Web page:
Here's the question you clicked on:
znimon
Evaluate the expression without using a calculator.
\[\sin (\pi/3) + \cos (\pi/3)\]
An entry level explanation would be useful.
Pi/3=60º as is well known cos60º=1/2 and sin60º=sqrt3/2
Should I have converted them to degrees then?
allow me to disagree with @myko this question has nothing to do with degrees. forget degrees it has to do with numbers find the sine and cosine from the coordinates on the unit circle
if it is more clear for you, then yes, if not just stay with radians
do not start a trig problem by converting numbers to degrees, it is a bad habit and will mess you up later if you are working with numbers, stick with numbers
degrees are just, sometimes, more evident to place a apoint in the circle. But I agree with @satellite73 that it is more strait with rad
sine and cosine are functions of numbers, not angles. they correspond to the functions of angles if the angles are measured in radians
alright that seems to make sense. Will you walk me through what you mean by "find the sine and cosine from the coordinates on the unit circle?"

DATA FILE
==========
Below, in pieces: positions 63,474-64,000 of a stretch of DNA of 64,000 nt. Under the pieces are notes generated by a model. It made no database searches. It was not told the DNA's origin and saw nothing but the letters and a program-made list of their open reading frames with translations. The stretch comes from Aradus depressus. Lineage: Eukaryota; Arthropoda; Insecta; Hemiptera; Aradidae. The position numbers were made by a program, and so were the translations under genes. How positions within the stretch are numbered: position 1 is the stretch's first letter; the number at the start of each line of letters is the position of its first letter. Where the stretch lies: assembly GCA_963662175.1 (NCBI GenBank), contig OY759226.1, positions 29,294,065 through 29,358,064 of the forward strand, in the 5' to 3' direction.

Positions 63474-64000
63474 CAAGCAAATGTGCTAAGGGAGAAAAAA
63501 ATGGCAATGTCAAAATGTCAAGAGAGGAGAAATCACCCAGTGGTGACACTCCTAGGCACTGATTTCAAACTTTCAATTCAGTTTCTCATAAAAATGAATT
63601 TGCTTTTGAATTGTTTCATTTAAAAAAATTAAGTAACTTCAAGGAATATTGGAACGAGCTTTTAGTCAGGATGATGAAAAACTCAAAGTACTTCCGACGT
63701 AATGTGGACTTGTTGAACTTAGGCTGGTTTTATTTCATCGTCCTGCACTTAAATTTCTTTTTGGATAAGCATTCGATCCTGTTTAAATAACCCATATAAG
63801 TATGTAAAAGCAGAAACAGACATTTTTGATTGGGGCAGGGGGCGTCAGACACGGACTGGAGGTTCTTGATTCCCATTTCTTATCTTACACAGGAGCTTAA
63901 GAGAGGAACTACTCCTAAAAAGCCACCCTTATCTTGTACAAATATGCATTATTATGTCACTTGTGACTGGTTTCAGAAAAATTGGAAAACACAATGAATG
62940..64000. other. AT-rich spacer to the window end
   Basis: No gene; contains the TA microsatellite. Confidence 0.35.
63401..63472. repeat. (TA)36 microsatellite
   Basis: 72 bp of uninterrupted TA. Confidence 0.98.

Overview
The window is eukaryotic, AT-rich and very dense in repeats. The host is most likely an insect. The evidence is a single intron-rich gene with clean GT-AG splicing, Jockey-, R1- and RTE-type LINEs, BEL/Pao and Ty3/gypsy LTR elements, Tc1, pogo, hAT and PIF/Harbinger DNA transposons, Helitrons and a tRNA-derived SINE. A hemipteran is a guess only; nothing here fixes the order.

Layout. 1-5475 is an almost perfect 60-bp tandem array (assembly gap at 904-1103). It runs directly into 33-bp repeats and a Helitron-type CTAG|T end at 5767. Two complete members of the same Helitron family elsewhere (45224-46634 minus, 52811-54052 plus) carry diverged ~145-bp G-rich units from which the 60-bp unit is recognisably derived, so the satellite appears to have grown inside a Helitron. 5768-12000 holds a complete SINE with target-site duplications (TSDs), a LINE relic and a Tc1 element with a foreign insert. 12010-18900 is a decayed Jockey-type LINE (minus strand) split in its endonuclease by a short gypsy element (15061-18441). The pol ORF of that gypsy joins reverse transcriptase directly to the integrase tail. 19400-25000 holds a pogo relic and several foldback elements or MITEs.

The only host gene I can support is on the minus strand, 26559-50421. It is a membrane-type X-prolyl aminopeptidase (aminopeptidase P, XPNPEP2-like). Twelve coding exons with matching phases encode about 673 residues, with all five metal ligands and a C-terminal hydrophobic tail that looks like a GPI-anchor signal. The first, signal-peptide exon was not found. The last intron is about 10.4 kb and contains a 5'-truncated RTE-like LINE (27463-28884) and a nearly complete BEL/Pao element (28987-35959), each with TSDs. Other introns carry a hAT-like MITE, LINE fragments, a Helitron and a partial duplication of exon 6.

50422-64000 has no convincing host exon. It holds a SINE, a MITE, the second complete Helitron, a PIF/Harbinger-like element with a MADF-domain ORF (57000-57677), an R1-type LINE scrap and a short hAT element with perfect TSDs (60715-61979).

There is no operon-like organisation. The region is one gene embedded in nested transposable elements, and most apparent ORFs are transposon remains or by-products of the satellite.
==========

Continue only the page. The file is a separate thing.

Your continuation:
look at the last page of the cheat sheet i sent locate the point on the unit circle corresponding to \(\frac{\pi}{3}\) 2x ^{5}+x ^{3}-7x+14
corresponding to \(\frac{\pi}{3}\)
alright I see an ordered pair that looks suspiciously like sin and cos that you mentioned earlier
you should see the ordered pair \((\frac{1}{2},\frac{\sqrt{3}}{2})\) the first coordinate is \(\cos(\frac{\pi}{3})\) and the second coordinate is \(\sin(\frac{\pi}{3})\)
So what if this is on a test and I'm not allowed the cheat sheet?
This one seems fairly easy now I know this forms a 60 30 90 triangle but what about something more irregular or do these always form 30-60-90 or 45-45-90 triangles?
(The ones they ask me to solve without a calculator.)